It’s difficult to know which sites are going to list your book as they don’t all reply back to you. And in the past, I haven’t been able to find my book on all the sites that did reply back. In any case, I’m pretty sure the book was advertised on DigitalBook Today and FreeBooksy, and probably others, but I didn’t double-check any of the sites during the free period.

I applied for the “free ebook of the day” ad at Indie AuthorNews, which appeared to be a good ad for me last time, but I didn’t get it this time. I also wrote down that I used a pre-paid ad credit at The Romance Studio blog page for one day, but I forgot to follow-up and see if the ad appeared and on which day. So I don’t know if I got any traffic from there.

What I did during the sale days:

Tuesday, August 18: 2645 free downloads today
* KENP = 0
* Free ad on ReadCheaply.com
* $45 premium ad in Choosy Bookworm email newsletter to 40,000+ subscribers, on their website all week

Wednesday, August 19: 1963 free downloads
* KENP = 470
* $21 to BKnights on Fiverr to 4800+ active Facebook users for 7 days, “extra” promotion with viral Facebook post for 7 days, promote on website with 2000 visitors/day for 1 day, promote in email newsletter to over 2500 subscribers for 1 day
* Julie Kenner’s Hump Day feature, no charge – promoted with other books on a blog post
* $25 Ereader News Today ad in email newsletter

Thursday, August 20: 850 free downloads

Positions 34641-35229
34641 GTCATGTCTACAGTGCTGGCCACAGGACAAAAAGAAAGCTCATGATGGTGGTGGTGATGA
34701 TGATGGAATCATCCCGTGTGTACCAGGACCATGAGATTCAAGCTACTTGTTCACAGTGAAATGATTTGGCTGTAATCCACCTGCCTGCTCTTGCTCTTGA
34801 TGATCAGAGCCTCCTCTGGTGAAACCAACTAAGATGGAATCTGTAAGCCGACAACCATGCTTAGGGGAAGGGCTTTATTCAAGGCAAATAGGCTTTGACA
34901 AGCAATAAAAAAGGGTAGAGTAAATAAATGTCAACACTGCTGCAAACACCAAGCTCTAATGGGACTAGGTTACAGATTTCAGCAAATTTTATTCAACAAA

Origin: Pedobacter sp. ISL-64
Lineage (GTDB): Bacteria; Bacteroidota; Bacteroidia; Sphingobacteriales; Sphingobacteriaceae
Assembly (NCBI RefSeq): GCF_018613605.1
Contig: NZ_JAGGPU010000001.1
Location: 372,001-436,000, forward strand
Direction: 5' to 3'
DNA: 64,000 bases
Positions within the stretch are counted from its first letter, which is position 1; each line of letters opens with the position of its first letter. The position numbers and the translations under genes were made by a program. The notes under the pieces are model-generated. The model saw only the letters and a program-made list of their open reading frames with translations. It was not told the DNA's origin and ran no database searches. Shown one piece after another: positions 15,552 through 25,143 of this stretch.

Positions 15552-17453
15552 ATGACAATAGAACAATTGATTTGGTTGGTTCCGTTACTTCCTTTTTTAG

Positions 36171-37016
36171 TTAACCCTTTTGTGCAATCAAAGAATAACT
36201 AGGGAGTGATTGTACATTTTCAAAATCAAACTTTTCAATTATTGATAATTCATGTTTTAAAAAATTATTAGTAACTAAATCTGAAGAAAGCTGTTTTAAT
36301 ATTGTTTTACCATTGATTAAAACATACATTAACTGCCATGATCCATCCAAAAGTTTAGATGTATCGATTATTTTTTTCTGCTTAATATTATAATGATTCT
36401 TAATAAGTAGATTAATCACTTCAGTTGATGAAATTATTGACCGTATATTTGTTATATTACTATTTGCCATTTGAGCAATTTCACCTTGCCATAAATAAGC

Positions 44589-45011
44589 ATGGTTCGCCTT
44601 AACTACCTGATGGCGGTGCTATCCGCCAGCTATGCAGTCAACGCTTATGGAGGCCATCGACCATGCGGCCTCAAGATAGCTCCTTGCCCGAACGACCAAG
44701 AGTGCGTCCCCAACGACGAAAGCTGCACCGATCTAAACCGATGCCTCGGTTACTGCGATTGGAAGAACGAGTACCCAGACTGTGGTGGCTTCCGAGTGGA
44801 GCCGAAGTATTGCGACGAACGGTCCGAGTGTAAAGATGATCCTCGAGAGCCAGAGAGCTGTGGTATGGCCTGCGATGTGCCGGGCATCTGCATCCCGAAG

* KENP = 515
* $25 InD’tale Bargain Book ad to 10,000+ email newsletter subscribers

Friday, August 21: 2080 free downloads
* KENP = 1131
* $20 ad in Robin Reads email newsletter
* Blog post on Tracy Reed site

Saturday, August 22: 561 free downloads
* KENP = 2066
* Blog post on Alina K. Field site

On the last day of the freebie sale, there are always a few copies that get downloaded early the next day before the price goes back to normal, and 9 free copies were downloaded on Sunday. The grand total of free ebooks downloaded in this 6-day period was 8108. In May, the total was 7312, so I’m quite happy with the 11% increase.

Comparison of KENP pages read in Kindle Unlimited:

In May, Kindle Unlimited still counted each title as one borrow rather than counting the number of pages read (KENP) as has been the case since July 1. It also took me six weeks to get my results to you last time, and it’s only been 16 days since my most recent sale. So the comparison here is going to be a bit shaky.

In my prior post, I reported “about 138 borrows” over 6 1/2 weeks. Little Miss Lovesick has 402 KENP pages, so that’s approximately 55,476 KENP pages if every person read every single page (unlikely).